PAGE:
Tugs in the Fog, a selection of translations by Anna Crowe from the work of the Catalan poet Joan Margarit, was published by Bloodaxe in 2006.
A hospital ship sails the rusty
eyes of winter, and the big rivets
in the hull are the words of a war.
Laden with military gangrenes,
its lights slowly enter the fog.
They are memory's expeditions
to the hospital ship of Rupert Brooke,
buried on a beach, on a Greek island.
Desire shines with intensity in the morning
and on the seductive skin of the waves:
the link with the future is this sand
where the bodies of tourists lie tanning,
many of them English while, out to sea,
the cold and feverish evenings return,
and, armour-plated an grey, this Charon
is passing with the lad shrouded in fog.
The war has not ended, it never ends,
and death is the Teruel front
where now the disastrous army is advancing
with the frost sparkling on their cloaks.
They are far off, a long way off, but they are already returning.
When he died he had only a handful of belongings,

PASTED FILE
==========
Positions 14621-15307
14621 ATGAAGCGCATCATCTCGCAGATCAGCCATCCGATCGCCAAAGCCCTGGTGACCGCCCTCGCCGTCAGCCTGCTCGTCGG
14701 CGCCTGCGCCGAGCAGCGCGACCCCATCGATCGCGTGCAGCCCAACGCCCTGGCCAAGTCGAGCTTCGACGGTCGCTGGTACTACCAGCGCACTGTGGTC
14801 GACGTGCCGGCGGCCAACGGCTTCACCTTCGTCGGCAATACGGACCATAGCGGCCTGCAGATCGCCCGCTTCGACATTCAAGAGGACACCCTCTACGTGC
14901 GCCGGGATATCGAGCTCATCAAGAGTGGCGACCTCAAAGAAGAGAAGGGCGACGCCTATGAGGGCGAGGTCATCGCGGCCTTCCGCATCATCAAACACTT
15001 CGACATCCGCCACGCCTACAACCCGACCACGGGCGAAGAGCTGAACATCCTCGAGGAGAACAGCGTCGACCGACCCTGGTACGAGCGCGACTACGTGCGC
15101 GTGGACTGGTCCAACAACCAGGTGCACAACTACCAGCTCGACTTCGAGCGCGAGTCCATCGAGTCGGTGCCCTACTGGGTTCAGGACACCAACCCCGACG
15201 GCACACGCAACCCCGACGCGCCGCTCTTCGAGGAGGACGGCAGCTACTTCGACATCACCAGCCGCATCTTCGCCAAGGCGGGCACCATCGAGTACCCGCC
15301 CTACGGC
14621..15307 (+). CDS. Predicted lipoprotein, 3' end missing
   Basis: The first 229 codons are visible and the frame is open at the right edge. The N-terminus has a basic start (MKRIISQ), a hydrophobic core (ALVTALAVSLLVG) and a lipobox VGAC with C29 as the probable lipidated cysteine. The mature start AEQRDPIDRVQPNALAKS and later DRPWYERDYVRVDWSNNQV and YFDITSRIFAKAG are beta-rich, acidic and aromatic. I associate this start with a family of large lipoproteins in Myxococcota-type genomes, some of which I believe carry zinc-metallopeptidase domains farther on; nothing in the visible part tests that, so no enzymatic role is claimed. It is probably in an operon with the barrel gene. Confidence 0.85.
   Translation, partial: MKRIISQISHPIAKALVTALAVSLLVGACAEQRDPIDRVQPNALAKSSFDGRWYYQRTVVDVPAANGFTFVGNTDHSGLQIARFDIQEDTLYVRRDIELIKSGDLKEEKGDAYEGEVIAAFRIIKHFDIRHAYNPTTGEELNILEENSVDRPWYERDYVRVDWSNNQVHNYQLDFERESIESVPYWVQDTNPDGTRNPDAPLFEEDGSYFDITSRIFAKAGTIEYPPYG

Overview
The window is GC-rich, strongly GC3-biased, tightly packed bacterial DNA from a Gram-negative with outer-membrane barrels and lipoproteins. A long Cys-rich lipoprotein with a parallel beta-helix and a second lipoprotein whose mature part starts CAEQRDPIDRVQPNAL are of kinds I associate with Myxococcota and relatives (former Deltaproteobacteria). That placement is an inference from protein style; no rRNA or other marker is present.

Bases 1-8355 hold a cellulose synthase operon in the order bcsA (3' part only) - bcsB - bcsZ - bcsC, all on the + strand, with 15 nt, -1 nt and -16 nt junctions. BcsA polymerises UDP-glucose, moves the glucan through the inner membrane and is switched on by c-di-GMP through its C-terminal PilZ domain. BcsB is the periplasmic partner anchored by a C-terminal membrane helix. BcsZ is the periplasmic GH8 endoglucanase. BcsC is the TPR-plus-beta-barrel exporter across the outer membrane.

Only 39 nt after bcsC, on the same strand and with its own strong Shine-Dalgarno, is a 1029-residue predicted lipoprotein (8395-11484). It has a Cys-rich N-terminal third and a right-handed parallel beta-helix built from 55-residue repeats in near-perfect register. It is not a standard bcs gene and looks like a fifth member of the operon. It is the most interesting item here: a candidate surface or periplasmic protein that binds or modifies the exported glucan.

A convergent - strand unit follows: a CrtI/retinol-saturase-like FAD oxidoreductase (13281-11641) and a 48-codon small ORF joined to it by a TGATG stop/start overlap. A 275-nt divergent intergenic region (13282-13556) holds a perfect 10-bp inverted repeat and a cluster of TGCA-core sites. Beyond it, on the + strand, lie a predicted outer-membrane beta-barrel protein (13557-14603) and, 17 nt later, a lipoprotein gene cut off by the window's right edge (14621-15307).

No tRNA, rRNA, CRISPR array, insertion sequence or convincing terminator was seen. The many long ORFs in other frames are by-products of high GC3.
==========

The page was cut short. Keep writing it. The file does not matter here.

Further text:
among them a battered cassette with one tape.
I have listened to it: at first, for a long while
nothing could be heard but the rubbing of the machine.
Until suddenly, clear and melancholy,
there arose with force the song of a nightingale.
Leaving the cemetery I still hear
the lovely voice inside my head.
He will never go back to the river
to record the night-birds' singing.
In the dreary Girona of my seven-year-old self,
where post-war shop-windows
wore the greyish hue of scarcity,
the knife-shop was a glitter
of light in those small steel mirrors.
Pressing my forehead against the glass,
I gazed at a long, slender clasp-knife,
beautiful as a marble statue.
Since no one at home wanted weapons,
I bought it secretly, and as I walked along,
I felt the heavy weight of it, inside my pocket.
From time to time I would undo it gradually,
and the blade would spring out, slim and straight,
with the convent chill that a weapon has.
Hushed presence of risk:
I hid it, those first thirty years,
behind books of poetry and, later,
inside a drawer, in amongst your knickers
and amongst your stockings.
Now, about to turn fifty-four,
I look at it again, lying open in my palm,
just as dangerous as in childhood.
Sensual, cold. Nearer my throat.
It’s you as a child, carrying a jug and you’re waiting